According to the INRIX 2018 Global Traffic Scorecard, Johannesburg was South Africa most congested city in 2018, and commuters sat in traffic roughly 119 hours a year – or nearly five days.
While Capetonians lost more hours to traffic than Johannesburg at 162 hours - the most in South Africa - the report noted that rush-hour congestion in Johannesburg was often worse than in Cape Town.
Congestion is defined as the demand for road space exceeding supply, but INRIX changed its congestion methodology this year compared to the one used in 2017. Last year’s scorecard calculated hours lost to congestion, but this year’s analysed not only time lost but also the severity of congestion. The 2018 scorecard ranked congestion and mobility trends in more than 200 cities across 38 countries.
While South Africans can reliably express their disgust at our congestion levels, we were a far cry from the top 10. Moscow was named the most congested city in the world for the second year in a row with 210 hours lost annually to congestion per person, and Istanbul came in second with 157 hours lost. Bogota came in third with 272 hours lost, the most hours lost per commuter around the world.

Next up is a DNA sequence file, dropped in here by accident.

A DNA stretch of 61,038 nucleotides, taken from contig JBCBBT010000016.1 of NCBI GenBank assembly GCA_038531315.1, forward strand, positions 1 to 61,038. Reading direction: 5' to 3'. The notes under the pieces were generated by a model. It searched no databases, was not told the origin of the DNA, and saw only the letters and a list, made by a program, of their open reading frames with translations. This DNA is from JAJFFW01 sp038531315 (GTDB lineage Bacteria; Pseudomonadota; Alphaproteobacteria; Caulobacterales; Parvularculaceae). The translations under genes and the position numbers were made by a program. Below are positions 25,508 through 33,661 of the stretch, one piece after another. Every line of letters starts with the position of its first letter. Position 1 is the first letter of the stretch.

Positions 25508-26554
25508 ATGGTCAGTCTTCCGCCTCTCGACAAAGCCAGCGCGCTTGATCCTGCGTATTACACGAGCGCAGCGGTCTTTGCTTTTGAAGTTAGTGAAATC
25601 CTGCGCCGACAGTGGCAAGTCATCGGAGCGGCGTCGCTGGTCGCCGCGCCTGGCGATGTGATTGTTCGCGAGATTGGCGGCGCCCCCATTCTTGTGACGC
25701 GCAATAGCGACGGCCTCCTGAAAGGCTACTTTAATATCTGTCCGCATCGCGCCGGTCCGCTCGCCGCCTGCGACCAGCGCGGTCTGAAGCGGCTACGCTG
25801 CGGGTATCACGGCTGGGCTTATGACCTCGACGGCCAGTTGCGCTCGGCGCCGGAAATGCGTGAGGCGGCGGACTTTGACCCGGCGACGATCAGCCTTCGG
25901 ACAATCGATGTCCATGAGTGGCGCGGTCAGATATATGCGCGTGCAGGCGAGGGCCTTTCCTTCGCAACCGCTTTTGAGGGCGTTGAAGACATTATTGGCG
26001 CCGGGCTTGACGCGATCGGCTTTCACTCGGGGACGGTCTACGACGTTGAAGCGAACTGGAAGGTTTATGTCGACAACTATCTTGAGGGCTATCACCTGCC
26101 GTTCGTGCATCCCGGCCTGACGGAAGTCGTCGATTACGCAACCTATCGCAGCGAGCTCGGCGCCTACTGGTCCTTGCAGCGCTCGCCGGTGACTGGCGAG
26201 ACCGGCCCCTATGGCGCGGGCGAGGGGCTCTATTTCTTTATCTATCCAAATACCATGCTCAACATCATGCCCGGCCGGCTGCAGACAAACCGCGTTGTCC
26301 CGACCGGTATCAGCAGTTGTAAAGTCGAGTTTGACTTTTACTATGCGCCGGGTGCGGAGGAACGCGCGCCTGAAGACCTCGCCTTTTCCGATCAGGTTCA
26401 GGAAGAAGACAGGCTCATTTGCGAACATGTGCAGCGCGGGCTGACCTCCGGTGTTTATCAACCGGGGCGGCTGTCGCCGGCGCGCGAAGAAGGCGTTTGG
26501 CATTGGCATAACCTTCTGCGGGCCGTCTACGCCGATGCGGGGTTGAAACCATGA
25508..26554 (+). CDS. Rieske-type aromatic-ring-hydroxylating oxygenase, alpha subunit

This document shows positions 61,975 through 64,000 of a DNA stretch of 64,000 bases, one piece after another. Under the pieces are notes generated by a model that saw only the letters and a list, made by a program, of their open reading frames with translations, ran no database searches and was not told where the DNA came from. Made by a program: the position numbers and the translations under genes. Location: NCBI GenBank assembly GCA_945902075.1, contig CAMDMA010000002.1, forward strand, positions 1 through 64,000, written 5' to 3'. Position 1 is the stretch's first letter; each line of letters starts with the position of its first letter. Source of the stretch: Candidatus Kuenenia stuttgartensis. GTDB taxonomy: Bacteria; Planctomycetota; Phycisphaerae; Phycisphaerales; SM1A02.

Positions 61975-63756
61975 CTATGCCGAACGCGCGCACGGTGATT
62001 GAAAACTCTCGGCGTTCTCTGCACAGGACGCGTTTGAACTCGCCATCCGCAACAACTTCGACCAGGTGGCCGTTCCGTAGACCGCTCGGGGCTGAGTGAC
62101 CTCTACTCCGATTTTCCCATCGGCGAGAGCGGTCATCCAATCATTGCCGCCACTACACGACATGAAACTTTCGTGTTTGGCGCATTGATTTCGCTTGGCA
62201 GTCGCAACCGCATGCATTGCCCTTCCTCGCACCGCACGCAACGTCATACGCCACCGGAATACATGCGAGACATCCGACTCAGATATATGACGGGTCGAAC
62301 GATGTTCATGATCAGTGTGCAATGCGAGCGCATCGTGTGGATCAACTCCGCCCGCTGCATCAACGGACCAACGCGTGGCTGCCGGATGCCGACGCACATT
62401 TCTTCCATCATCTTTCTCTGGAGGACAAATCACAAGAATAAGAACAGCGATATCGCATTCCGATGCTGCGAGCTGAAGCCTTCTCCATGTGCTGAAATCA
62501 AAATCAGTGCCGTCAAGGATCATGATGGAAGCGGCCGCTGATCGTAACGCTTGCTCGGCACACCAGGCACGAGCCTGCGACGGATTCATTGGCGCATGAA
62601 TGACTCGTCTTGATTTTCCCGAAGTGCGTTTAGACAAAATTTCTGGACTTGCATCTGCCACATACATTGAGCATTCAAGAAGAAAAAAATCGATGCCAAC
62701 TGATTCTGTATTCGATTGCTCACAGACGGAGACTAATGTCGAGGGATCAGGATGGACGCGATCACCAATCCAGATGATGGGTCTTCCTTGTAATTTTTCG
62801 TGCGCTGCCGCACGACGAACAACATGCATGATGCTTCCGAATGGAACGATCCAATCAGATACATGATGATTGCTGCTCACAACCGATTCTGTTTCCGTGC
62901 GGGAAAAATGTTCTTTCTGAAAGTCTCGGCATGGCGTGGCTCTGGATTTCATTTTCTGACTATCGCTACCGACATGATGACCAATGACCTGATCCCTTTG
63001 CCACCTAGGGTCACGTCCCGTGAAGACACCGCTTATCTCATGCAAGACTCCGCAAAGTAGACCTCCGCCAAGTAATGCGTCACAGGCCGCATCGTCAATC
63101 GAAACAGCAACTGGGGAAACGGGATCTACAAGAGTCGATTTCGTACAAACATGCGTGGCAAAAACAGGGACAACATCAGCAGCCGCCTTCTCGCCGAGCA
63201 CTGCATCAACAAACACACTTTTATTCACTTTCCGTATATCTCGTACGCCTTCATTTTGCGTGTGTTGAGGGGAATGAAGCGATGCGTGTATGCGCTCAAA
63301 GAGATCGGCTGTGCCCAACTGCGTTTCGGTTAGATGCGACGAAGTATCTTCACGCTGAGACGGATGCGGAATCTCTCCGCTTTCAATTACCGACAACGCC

Bogota is followed by Mexico City and São Paulo. The dominance of Latin American cities should not be a surprise due to their rapid urbanisation and high levels of informal settlements. The rest of the top 10 was made up of London, Rio de Janeiro, Boston, Saint Petersburg, and Rome.
When it comes to hours lost in congestion, eight of the top 10 cities globally are European. This is mainly as a result of the age of their infrastructure. Roads in cities like Rome, Paris, London and Milan can be traced back to the Roman period, which means that cars are driving into neighbourhoods which were designed for horses and walking.
Boston was the only US representative in the top 10 most congested cities in the world. According to the study, Americans lost an average of 97 hours a year due to congestion, costing them nearly $87 billion in 2018, an average of $1,348 per driver.
The report shows that most big cities in the world suffer from frustrating congestion of one kind or another, so those looking to avoid traffic jams should move to one of the lowest densities of traffic congestion: Waterloo in Canada, Wichita and Tulsa in the US, Cordoba in Spain and Saskatoon in Canada.